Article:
Clemens Bimek must be stopped. Who cares about some obscure German carpenter you ask. Women most certainly will when they hear what he’s been doing. Some 20 years ago this carpenter became interested in plumbing—male plumbing, that is. While watching a TV documentary about conception, he wondered if the flow of his semen could be controlled with a valve much like one that controls water, just much smaller. Several doctors he spoke with about the idea scoffed at it but some encouraged him to continue tinkering with it. Eventually, he settled on a material that has been well tolerated elsewhere in the body.
Bimek’s tiny valve—less than an inch long—is surgically implanted on the vas deferens, the ducts that carry sperm from the testicles. When the man wants to shoot blanks, he presses a button in his testicles to stop the flow of sperm to his semen. When he wants to shoot straight he puts it in the open position.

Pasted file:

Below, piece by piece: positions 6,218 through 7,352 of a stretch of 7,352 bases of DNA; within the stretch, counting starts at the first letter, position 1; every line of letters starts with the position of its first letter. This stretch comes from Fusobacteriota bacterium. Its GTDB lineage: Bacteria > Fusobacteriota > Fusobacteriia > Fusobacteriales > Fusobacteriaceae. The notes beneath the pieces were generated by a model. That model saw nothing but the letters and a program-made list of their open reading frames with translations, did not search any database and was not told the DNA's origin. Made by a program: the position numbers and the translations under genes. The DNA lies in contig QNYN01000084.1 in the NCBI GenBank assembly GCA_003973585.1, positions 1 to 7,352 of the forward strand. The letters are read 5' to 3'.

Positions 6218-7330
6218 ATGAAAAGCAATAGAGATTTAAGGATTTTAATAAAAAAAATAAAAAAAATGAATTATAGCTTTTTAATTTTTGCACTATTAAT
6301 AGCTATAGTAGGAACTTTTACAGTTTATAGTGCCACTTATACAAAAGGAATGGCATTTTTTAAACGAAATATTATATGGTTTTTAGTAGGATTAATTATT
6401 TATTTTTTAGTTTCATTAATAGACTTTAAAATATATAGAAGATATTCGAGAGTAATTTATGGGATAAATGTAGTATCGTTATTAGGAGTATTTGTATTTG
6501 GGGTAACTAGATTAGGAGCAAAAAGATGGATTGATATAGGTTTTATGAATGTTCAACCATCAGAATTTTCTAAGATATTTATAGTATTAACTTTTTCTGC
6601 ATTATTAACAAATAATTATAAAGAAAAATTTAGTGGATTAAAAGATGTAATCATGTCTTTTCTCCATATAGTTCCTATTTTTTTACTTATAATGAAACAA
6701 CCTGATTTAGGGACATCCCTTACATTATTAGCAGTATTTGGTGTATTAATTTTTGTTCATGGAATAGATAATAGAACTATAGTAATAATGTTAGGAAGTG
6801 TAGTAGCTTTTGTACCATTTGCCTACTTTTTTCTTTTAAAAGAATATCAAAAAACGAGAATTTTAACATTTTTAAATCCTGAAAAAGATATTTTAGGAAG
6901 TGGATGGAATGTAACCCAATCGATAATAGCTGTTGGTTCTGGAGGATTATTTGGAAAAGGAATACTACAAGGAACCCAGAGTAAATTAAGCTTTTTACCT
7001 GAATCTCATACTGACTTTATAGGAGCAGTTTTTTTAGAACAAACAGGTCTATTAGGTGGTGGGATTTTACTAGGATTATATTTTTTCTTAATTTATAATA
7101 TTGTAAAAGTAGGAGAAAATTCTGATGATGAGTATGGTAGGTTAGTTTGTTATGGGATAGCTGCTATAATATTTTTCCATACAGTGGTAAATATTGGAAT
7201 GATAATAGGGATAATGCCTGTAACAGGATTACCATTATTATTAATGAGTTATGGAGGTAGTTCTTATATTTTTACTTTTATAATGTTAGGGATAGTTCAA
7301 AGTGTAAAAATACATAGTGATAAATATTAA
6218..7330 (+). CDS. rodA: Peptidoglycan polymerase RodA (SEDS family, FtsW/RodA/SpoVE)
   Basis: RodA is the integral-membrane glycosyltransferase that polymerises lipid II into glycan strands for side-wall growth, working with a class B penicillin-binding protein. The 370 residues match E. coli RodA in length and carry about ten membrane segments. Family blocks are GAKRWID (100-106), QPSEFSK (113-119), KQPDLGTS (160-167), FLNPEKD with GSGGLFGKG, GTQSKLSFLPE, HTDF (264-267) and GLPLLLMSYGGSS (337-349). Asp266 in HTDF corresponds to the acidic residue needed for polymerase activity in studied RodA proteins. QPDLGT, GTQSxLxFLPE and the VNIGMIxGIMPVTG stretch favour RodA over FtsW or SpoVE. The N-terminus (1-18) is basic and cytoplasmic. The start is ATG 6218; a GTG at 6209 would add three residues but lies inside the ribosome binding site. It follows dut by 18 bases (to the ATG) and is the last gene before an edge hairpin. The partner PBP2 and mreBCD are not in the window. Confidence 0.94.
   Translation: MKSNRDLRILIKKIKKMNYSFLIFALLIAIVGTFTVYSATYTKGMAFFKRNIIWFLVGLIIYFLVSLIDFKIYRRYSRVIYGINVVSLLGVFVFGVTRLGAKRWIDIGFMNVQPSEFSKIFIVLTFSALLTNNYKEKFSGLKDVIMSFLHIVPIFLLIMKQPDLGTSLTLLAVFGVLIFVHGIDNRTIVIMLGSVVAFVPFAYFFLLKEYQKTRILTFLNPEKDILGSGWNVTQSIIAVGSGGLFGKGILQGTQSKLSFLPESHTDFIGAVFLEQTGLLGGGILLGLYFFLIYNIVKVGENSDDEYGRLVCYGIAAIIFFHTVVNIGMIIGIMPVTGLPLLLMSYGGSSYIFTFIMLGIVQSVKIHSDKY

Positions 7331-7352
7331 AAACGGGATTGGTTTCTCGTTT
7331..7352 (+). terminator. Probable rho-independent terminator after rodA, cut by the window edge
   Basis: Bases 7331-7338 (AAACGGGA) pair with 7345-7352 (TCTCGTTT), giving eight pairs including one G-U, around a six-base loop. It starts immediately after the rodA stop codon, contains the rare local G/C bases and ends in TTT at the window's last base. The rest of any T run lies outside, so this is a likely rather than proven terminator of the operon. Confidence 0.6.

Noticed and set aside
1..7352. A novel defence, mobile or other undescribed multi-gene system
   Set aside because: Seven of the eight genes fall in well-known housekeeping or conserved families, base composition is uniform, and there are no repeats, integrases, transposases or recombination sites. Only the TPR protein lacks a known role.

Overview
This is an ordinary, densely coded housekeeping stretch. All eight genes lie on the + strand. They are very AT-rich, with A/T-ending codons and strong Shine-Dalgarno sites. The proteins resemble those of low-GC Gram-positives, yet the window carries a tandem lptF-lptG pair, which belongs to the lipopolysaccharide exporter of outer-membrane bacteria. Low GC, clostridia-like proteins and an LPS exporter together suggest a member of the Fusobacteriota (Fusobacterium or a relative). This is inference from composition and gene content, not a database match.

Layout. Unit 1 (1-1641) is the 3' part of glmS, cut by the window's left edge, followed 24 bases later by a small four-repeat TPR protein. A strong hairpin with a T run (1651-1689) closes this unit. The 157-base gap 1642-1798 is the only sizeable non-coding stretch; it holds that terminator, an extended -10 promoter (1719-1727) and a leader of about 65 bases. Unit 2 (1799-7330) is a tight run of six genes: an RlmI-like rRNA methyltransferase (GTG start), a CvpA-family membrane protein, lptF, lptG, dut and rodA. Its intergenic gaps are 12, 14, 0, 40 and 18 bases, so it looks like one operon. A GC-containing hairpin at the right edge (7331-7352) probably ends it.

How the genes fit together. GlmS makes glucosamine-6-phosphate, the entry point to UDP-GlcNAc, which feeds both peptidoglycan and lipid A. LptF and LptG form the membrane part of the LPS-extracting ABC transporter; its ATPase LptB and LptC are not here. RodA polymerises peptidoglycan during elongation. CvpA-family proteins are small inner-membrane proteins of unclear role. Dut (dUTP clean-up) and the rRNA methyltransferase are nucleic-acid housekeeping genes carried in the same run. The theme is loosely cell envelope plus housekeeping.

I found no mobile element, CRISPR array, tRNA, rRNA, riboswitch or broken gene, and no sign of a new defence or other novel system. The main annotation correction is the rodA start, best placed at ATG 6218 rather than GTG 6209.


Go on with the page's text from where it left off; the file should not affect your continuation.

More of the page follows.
The first problem for us girls is that we have to get quite intimate to definitively determine if the intended father of our child has one of these detestable devices installed. We would be fools to accept what he says, one way or the other. A manual inspection is the only accurate way. The second problem is determining if it’s on or off. Putting a sample on a slide and taking it to a lab is impractical. What’s a girl to do when her boyfriend isn’t interested in having a baby and has one of these things installed?
Trial and error may be the only way around this vexing valve. Perhaps, the best strategy will be to always assume he’s closed the flow and press the button. Multiple couplings daily (or as often as you can get him in the sack) with the button pressed before each try should provide the best results, especially when we’re ovulating. If that trick doesn’t work, we’ll have to try something else to have our babies.